Even With Tweaks, Proposed Prince George’s Council Map Sparks Gerrymandering Allegations

The Prince George's County administration building in Upper Marlboro in 2017. Prince George's County photo.

The Prince George’s County Council on Tuesday approved minor changes to a controversial council redistricting proposal, a move that sets up a high-stakes public hearing and vote in mid-November.

The changes were approved 6-4. The vote mirrored one taken last week, when the Council — meeting as the Committee of the Whole — introduced and advanced a proposal that differed substantially from the map created by an independent commission.

The proposal that a slim majority — led by Derrick Leon Davis (D-District 6) — crafted in private has sparked an outcry from civic organizations and office-seekers who had begun campaigns.

Although the changes approved on Tuesday were cast as a “compromise,” none of the councilmembers who opposed Davis’s proposal last week supported them.

The revisions were supported by Davis, Chair Calvin S. Hawkins II (D-At Large), Vice-Chair Deni Taveras (D-District 2), Mel Franklin (D-At Large), Todd Turner (D-District 4) and Sydney J. Harrison (D-District 9).

They were opposed by Thomas E. Dernoga (D-District 1), Dannielle M. Glaros (D-District 3), Jolene Ivey (D-District 5) and Monique Anderson-Walker (D-District 8). Rodney C. Streeter (D-District 7) is recuperating from an illness, officials have said.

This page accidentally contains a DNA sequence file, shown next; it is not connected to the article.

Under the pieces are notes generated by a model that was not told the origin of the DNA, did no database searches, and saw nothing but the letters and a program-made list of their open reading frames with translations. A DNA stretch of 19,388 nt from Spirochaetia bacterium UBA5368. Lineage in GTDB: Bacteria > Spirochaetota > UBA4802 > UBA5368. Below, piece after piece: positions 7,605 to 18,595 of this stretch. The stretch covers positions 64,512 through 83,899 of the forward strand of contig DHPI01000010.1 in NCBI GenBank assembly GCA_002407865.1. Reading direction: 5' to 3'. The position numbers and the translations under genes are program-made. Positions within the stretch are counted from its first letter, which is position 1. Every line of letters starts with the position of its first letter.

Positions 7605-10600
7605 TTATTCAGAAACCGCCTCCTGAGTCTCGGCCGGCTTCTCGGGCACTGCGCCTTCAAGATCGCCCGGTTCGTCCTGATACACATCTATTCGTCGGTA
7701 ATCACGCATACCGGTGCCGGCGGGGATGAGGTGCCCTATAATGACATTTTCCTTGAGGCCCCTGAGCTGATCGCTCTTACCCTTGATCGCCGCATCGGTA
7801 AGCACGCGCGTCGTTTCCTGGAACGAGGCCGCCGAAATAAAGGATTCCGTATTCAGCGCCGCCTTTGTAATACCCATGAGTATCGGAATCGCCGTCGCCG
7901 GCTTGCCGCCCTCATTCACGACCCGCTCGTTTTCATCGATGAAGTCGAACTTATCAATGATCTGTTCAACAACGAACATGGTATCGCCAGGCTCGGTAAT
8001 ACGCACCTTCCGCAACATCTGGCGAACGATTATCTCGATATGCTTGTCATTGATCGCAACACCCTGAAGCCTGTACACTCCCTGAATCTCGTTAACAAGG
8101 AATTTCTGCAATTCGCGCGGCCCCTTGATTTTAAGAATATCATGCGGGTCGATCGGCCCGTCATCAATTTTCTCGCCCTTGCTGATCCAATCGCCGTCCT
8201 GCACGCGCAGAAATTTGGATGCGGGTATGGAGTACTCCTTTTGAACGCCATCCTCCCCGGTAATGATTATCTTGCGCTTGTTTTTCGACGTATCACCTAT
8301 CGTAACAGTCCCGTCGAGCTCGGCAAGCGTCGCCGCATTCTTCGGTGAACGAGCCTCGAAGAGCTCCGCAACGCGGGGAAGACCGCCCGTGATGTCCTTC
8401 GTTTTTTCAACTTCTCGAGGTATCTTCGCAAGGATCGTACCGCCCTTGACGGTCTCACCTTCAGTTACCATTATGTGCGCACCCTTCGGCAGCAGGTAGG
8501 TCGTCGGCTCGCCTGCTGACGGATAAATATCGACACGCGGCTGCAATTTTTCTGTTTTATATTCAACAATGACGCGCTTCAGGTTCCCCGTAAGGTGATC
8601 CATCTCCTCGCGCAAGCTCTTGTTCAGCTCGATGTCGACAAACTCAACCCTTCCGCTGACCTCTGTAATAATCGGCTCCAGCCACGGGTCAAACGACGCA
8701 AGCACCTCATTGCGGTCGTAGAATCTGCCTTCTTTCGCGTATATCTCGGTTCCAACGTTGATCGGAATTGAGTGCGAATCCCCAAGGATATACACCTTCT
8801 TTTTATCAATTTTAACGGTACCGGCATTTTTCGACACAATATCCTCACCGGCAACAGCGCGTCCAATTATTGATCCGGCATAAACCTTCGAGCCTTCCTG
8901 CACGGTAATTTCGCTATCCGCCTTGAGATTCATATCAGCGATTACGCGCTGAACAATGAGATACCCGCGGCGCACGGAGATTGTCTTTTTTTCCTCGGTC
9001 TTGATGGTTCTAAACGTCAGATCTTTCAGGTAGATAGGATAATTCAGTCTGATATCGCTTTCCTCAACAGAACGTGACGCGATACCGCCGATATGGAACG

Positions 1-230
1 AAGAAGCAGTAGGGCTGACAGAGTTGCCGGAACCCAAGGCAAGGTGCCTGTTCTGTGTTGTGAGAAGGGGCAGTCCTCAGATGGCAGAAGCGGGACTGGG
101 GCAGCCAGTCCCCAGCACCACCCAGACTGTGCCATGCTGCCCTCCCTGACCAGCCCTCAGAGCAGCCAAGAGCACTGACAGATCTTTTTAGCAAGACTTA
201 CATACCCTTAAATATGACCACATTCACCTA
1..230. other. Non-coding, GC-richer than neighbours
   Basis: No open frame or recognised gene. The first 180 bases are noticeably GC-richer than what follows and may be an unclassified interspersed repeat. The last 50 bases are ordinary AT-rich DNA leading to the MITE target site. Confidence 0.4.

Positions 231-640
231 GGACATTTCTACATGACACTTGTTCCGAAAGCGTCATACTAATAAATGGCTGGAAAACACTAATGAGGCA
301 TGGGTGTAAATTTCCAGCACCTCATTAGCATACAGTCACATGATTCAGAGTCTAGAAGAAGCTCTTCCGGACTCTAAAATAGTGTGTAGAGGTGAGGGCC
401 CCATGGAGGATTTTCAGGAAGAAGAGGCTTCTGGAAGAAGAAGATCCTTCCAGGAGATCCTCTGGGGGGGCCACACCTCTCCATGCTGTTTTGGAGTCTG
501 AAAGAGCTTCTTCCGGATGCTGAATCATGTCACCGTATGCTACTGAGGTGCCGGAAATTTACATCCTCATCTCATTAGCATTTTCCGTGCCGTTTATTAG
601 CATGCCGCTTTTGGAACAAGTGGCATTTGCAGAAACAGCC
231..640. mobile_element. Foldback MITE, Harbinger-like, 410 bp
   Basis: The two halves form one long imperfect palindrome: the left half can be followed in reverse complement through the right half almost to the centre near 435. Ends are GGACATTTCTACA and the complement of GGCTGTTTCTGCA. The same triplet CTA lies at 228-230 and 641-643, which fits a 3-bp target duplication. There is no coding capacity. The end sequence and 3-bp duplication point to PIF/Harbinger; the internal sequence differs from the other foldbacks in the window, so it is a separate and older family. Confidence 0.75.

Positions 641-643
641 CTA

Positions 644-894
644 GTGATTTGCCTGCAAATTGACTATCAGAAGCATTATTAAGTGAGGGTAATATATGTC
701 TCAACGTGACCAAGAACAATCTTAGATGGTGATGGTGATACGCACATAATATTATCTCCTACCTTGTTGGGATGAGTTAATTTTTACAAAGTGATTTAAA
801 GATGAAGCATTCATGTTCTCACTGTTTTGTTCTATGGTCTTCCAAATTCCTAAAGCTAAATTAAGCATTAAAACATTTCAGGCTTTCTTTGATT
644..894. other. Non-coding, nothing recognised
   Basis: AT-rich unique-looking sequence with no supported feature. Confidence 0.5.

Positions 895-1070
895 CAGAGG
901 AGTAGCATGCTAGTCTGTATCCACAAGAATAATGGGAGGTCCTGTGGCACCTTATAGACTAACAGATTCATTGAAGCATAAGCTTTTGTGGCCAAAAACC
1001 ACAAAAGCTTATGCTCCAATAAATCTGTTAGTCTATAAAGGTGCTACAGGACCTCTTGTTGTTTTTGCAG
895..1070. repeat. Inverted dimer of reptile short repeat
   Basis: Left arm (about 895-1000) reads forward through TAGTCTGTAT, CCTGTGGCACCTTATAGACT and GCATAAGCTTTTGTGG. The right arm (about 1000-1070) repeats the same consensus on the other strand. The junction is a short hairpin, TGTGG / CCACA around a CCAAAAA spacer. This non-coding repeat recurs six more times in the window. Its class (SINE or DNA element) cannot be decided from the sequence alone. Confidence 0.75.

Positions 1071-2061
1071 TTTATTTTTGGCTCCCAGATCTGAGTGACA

One of Tuesday’s alterations reunited in District 3 the University of Maryland College Park with the school’s “Discovery District,” a nearby research and innovation hub. That change came in response to the university’s “strong desire” for the two sites not to be split, said Franklin, the sponsor of the amendment.

South Laurel moves back to District 1, where it is now. The City of Greenbelt is restored to District 4, its current home. There are other tweaks as well.

But Tuesday’s vote did little to quell the uproar among some civic activists in Prince George’s.

Many are unhappy that communities that have worked together in the past would end up in different districts if the Davis map is approved next month.

In addition, several community activists who had begun council campaigns in advance of the June 2022 primary would find themselves in new districts.

Critics point especially to the unusual shape of the re-fashioned District 1, which narrows inexplicably to gobble up the Calvert Hills community. Calvert Hills is home to former Councilmember Eric Olson (D), who told Maryland Matters he has been campaigning door-to-door for the District 3 seat for months.

If the Davis plan is adopted, Olson, who is white, will end up in the same district as Dernoga, the only white member of the current council.

College Park City Councilmember John Rigg said the Davis plan is “very clearly intended to stop” Olson, his neighbor, from getting back on the County Council.

“You see this little strip of land that extends down into District 3 to specifically grab the neighborhoods of southern College Park,” Rigg said. “If this were approved, you would have an extremely gerrymandered District 1 that extends from the Howard County line to within three-and-a-half miles from the state line with the District of Columbia.”